Intel exec talks about why they bought client hypervisor-maker Neocleus

Last September I wrote about Intel buying Neocleus, a software company that was working on a Type 1 "bare metal" client hypervisor.

Last September I wrote about Intel buying Neocleus, a software company that was working on a Type 1 "bare metal" client hypervisor. (Well, actually this purchase was never officially confirmed by either company. Neocleus's website has remained unchanged, although their blog is down.)

Nothing more really came from this over the past few months until last week, when I had a chance to sit down with Intel's Rick Echevarria (pictured left, from his twitter profile). Rick is VP of Intel's Architecture Group (and the guy who owns the business clients & vPro). While he wasn't prepared to go on record too deeply about Neocleus, he was willing to share a few things. First, the mere fact that we had this conversation confirms that Intel did in fact buy Neocleus (or at least some part of them). The rumor was that Neocleus was out of money and about to shut down, and that Intel bought them for less than $1m. Rick wouldn't confirm that, but he did confirm that Intel now has the Neocleus folks working for them and owns their intellectual property.

Rick first put the rumor to bed about Intel creating a hypervisor. No, Intel is not planning on creating a client hypervisor that would compete with partners like Citrix or VMware. Instead the value that Neocleus brings to Intel is that they're now able to have a conversation with their partners about client hypervisors. The Neocleus folks give Intel an in-house perspective on what might be important for a client hypervisor and lets them speak intelligently about the topic.

Finally, having client hypervisor expertise in-house means that (much like the acquisition of McAfee) Intel can remind customers that they're about more than silicon, and the deeper knowledge they have on the software side of things, the better.

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IMO it's better that Intel bought them rather than Citrix. As you have already stated it shows that they want more of a presence in Desktop Virtualization and this coincides with their Dynamic Virtual Desktop initiatives.

I see this move not benefiting a single vendor, but the technology in general.


I really find it very hard to believe that Intel needed to bring Neocleus employees on board so that it could " have a conversation with their partners about client hypervisors."

Hadn't Intel and Citrix already partnered on XenClient before Intel picked uo Neocleus? Surely a passing understanding of client hypervisors would have been needed before that deal was inked.


The explanation does sound a bit hinky, but it doesn't surprise me that Intel wanted folks that could go toe-to-toe with their partner counterparts. Being able to distinguish truth from fiction is a valuable commodity.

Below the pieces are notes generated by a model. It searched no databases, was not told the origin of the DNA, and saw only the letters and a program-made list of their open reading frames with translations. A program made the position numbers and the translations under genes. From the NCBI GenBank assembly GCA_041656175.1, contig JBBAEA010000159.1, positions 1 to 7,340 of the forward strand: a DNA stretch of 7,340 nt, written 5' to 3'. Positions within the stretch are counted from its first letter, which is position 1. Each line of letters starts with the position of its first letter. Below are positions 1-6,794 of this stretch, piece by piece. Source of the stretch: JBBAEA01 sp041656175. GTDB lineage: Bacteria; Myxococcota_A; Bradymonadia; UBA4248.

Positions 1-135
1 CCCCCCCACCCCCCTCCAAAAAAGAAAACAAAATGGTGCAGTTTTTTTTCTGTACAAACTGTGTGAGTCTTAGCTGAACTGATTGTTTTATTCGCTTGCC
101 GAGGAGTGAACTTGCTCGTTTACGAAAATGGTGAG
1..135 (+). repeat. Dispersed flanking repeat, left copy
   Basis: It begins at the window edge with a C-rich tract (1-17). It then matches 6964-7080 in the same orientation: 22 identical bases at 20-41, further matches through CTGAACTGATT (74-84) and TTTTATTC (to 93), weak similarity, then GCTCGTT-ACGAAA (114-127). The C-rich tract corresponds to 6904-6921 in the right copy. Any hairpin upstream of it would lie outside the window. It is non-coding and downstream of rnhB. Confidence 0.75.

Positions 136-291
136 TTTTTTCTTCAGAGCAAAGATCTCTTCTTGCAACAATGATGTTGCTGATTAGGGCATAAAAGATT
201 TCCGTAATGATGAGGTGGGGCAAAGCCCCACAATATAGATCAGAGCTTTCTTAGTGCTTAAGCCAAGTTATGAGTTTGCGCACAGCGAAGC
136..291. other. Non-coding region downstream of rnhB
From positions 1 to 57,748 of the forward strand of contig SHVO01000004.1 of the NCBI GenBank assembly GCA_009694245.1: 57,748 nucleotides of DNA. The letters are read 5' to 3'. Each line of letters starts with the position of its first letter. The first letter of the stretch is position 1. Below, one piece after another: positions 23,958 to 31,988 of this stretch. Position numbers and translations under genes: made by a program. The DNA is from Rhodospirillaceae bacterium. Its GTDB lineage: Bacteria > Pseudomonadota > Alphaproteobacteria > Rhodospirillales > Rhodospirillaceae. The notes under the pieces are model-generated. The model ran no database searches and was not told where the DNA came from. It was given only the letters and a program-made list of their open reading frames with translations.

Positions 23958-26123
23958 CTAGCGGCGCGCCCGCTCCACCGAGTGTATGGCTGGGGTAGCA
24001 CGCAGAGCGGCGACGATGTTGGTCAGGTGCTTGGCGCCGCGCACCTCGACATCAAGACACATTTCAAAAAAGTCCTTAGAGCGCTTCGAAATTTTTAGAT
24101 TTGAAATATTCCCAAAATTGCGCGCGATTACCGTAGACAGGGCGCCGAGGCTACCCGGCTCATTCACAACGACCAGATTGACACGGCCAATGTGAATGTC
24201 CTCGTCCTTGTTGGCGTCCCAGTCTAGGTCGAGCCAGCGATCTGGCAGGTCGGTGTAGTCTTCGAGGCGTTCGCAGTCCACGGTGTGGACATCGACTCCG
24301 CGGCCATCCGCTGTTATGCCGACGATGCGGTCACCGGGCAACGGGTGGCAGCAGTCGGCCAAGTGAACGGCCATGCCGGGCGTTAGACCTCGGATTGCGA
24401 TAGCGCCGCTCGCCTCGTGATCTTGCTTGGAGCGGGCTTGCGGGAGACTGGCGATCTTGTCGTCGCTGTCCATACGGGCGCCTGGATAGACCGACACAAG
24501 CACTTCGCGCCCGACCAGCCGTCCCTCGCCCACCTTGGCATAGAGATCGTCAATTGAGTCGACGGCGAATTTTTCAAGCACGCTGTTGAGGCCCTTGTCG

An Israeli publication mentioned the acquisition and put the price at $250K.

Anyone thought of what potential synergies might exist between McAfee and Neocleus?


it does sound hinky. But we also ahve to remember that their partnership with Citrix and the requirements for the XenClient based on that partnership caused some people pause... "Why do we require X?" "Because of this partnership"...

Maybe they will make a hypervisor or  some free version of one. Who knows. Who cares I guess is my question? Citrix? maybe. Maybe not. If Intel put out a working client hypervisor it would just be further validation for CTXS and Xen Client. Though that may be a poke at VMW.


I'm going to stick with my original proposal that this is either

A) a move to get parts of Xen into microcode

B) defensive action to prevent AMD from calling the XenClient alliance into question and setting the FTC on them again

or maybe it was

C) - hey, we had some spare change in the budget that we needed to spend or we would loose it

but I think Mr Edgeseeker has asked the most interesting question "Anyone thought of what potential synergies might exist between McAfee and Neocleus?"

and for my thought on that I'll have to plug my previous post on the topic >




I think it was purely opportunistic, but as I have mentioned previously I think it is a positive thing in the long run since it distributes the balance of power with respect to client hypervisor "smarts."

Sometimes there isn't a deeper meaning, Maybe the song is really about a girl named Lucy who is in the sky and has diamonds. ;)


I think one of SImon's scenarios is closest. I think the messaging out of Intel/Neocleus, while sparse or even cagey, is not evasive. I'm going to go out on a limb though and say that I do not think the vPro angle is on target -- or at least not first in any supposed embedded roadmap. There's much lower-hanging fruit for them to start with. Client-Side Hypervisor technology has much ground to cover before it becomes market proven in the way we're talking about here. But if you think about it, they have several other, more traditional arenas where embedding a hypervisor could yield a much more immediate advantage - or at least retain relevance. I think it would be safe to assume Intel were already working on several such things before the acquisition.